Sam Mikulak isn't much on regret. It's just not his thing.
So there was no pep talk necessary after the easygoing Mikulak stumbled through the opening round of the U.S. men's gymnastics championships on Friday. He blew it. He knew it. And he knew he had a chance at redemption in Sunday's final.
"I guess I get over things pretty easily," Mikulak said. "I'm always looking toward the future and stay in that moment."
He certainly provided a memorable one in the finals. Electric at the start and relaxed at the finish, Mikulak surged past Jake Dalton and former champions John Orozco and Danell Leyva with six nearly flawless routines on the way to his second straight national title. Mikulak's two-day total of 180.650 was just ahead of Orozco's 180.200 and provided a healthy jumping off point for a U.S. men's team searching for redemption at the world championships in October.
"It's a long competition," Mikulak said. "You can never count yourself out because once you start having negative thoughts, you just beat yourself up."
There was no beating the 21-year-old Mikulak on a day in which he competed as if his sloppy miscues on parallel bars and floor exercise on Friday never happened.
Dalton led for much of Sunday before fading to third, followed by Donnell Whittenburg and Leyva, the 2012 Olympic all-around bronze medalist who is in the process of revitalizing his flagging career. Alex Naddour rounded out the top six, which will serve as the U.S. team at the 2014 world championships in Nanning, China from Oct. 3-13.
While Mikulak might have mentally hit control/alt/delete on his forgettable Friday, the evidence remained. He started Sunday a distant 2.3 points behind the early pace set by Orozco. It took all of a minute for the comeback to begin. Mikulak began the finals on parallel bars — the same event where a bad mix of chalk and honey had him treating the event like a slip-and-slide on Friday — and put up a 15.450 that served as the spark he needed to track down the leaders.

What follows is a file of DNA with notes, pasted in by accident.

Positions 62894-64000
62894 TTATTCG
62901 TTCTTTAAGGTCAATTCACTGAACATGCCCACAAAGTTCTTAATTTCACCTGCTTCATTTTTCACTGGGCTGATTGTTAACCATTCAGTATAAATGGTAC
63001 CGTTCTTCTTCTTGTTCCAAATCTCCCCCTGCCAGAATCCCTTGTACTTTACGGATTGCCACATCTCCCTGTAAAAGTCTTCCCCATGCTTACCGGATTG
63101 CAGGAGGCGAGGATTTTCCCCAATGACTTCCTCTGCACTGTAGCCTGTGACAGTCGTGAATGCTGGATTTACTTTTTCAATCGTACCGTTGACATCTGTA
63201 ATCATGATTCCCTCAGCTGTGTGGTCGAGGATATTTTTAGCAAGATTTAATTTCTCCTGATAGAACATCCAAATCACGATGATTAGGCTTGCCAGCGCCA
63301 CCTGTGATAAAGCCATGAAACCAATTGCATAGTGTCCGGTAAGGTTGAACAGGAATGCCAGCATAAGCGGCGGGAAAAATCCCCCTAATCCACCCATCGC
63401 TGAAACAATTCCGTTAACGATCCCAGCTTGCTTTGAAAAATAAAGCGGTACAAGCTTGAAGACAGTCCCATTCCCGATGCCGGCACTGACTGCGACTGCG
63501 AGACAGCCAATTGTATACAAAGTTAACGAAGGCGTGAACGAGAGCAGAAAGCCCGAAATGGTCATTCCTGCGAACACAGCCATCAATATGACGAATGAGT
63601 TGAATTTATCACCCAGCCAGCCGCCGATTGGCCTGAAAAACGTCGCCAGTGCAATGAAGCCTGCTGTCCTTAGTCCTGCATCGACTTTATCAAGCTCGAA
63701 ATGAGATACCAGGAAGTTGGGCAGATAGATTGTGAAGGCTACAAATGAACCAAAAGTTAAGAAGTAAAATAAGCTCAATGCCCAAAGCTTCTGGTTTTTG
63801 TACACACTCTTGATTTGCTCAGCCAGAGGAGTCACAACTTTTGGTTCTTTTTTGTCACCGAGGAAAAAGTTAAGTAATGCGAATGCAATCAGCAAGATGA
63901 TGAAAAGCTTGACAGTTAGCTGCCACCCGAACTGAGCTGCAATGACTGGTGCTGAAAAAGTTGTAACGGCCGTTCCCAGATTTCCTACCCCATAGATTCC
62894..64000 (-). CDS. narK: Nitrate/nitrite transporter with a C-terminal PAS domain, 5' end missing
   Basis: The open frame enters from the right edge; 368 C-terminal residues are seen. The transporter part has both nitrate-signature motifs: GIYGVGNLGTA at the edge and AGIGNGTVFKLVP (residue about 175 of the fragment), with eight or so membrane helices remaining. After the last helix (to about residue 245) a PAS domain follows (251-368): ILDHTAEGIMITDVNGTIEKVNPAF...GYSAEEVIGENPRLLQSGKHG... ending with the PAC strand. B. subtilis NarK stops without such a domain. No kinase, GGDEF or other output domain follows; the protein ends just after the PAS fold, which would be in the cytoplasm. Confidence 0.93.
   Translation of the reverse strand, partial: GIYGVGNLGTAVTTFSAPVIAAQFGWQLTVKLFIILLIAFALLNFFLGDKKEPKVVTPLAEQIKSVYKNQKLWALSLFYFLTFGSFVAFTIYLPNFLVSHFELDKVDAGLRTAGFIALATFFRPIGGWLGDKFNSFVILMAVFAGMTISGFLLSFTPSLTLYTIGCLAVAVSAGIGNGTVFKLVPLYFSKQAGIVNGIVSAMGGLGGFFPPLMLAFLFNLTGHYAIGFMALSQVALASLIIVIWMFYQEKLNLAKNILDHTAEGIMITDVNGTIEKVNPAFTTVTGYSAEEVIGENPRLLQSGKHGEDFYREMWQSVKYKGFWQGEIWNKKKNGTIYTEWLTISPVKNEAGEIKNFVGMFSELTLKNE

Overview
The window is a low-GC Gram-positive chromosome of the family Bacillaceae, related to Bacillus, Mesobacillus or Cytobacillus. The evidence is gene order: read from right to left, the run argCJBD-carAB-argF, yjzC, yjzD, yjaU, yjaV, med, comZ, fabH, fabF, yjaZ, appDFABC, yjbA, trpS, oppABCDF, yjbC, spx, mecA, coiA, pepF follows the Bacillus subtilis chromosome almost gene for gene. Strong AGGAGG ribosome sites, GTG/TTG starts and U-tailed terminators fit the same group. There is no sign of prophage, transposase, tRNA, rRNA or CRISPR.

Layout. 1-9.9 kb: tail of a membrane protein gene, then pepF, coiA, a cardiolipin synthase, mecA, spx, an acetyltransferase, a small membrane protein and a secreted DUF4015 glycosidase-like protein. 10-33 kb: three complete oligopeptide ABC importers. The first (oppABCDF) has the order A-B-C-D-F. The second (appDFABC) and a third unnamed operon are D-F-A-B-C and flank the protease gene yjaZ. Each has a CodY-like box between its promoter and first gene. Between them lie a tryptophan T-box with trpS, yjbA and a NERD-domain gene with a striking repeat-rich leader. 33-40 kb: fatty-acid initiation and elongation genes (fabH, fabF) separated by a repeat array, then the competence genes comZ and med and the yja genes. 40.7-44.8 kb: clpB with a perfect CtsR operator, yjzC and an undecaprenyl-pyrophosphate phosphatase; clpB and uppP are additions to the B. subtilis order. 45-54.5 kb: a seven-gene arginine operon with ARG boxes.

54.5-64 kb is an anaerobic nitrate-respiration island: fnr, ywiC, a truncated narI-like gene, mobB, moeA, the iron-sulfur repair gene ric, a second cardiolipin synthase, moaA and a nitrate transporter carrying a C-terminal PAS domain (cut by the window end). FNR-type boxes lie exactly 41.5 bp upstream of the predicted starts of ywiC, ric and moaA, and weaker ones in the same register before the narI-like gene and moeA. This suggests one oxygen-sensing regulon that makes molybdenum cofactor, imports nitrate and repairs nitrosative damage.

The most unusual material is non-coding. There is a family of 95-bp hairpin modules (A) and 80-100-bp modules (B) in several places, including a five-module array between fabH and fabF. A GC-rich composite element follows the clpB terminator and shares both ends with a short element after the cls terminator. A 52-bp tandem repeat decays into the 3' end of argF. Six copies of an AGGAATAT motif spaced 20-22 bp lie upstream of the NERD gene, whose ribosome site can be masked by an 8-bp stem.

"Once I got into the rhythm of doing my routines it became second nature and muscle memory took over," Mikulak said.
It led him to a familiar spot: the top of the podium. Mikulak has emerged as the best American all-arounder over the last two years, taking the moniker away from Orozco and Leyva after the emerging stars went through post-London letdowns. Orozco tore his left ACL in the fall of 2012 while Leyva has spent most of the last 24 months navigating personal issues that affected his confidence and briefly led him to ponder retirement.
Those thoughts are long gone for both.
Orozco's bid for a second national title collapsed with a botched vault in which he bailed out because he was "scared," but he recovered to produce an eye-popping 16.100 on high bar, the highest score in any event — men or women — during the four-day championships.
The performance gave Orozco an event gold to go with his all-around silver as the men spread the wealth. The six event golds went to six different gymnasts, proof the talent atop the U.S. men's program is a bit more spread out than it is for the U.S. women, who will rely heavily on supernova Simone Biles at worlds.
While Biles will head to China with the weight of another world championship on her shoulders, the men have less pressure but more to prove.
Mikulak, Dalton, Orozco and Leyva were part of a group that headed to London with an outside shot of unseating Japan and China. It never happened. The U.S. dominated qualifying only to crater in the team finals, falling to fifth behind a group that included upstart Britain.
The Americans regrouped to win four individual medals at last year's worlds, but China will be their first major meet together since walking off the O2 Arena floor in shock.
"Instead of losing guys after this, we gained the whole Olympic team and we're still getting juniors and seniors coming in," Dalton said. "It's going to be a surprising year for a lot of people."
Dalton hoped to start the surprises early. He moved into the lead quickly on Sunday but couldn't hold on. He stepped awkwardly to the side after landing his vault and the resulting 14.700 opened the door for Mikulak.
Orozco's vault was even worse. In an event that's typically one of the highest scoring of the six disciplines, Orozco managed just a 13.500 when he failed to explode off the block. The low flight prevented him from getting through clean and a penalty ended his chance to reach the top of the podium for the first time since winning nationals a month before the 2012 Olympics.
While Orozco and Dalton faltered, Mikulak kept coming. He pumped his fists and flexed after a hit set on pommel horse, an event most American men struggle to master. That's no longer a problem for Mikulak, whose two-day total of 30.600 on pommels was more than 1.5 points clear of the next highest finisher and provided the difference.
"He had some hiccups the first day but he can definitely turn the game on when he's ready," Dalton said of Mikulak. "I knew he was going to be up there."